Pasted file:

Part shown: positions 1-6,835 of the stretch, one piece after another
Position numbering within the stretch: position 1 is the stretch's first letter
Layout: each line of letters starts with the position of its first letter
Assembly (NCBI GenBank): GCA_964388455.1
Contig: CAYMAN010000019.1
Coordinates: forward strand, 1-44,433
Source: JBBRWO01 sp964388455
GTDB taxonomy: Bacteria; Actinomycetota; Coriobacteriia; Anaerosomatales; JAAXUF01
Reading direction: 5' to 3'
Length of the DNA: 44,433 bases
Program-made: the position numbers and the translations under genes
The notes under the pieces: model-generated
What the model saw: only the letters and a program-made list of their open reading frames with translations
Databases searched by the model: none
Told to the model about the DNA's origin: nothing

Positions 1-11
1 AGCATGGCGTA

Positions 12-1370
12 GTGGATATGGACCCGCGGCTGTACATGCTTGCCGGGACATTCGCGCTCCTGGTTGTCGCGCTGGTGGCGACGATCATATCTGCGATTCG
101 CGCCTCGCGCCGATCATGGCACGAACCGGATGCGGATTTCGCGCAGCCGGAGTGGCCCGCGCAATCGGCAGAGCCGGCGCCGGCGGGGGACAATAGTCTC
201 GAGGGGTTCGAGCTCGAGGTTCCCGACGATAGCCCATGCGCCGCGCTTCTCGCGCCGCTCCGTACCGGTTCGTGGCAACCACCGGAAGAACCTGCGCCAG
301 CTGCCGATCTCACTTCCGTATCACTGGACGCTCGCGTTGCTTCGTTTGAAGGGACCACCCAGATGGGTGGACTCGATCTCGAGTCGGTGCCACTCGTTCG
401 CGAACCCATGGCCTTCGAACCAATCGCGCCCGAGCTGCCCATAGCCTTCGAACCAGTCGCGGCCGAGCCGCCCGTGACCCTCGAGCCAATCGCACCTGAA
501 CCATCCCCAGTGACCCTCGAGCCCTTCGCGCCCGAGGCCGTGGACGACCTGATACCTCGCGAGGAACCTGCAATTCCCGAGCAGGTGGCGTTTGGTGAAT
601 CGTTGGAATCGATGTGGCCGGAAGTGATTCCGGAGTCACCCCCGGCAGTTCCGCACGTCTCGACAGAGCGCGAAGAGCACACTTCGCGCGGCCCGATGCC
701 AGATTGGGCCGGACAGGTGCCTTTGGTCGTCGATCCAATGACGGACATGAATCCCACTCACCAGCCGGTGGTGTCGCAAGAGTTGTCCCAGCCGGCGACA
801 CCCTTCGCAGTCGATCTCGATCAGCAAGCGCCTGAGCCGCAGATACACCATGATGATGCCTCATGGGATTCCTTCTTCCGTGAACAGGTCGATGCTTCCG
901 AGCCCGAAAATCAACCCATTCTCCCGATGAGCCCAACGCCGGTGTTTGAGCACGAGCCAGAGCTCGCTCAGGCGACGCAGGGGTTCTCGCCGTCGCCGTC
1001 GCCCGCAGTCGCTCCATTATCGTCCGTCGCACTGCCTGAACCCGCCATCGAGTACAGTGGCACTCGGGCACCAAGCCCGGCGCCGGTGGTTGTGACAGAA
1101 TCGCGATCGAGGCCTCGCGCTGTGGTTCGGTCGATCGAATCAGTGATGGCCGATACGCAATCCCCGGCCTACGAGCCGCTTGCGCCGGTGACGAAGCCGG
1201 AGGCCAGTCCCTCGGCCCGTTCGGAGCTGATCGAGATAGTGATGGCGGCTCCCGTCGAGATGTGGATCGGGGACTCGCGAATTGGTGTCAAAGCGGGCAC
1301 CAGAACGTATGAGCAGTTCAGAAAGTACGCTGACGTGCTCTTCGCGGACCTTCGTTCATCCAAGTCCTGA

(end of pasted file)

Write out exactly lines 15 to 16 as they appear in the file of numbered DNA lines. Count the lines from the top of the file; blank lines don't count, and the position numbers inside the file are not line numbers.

Told to the model about the DNA's origin: nothing

Positions 1-11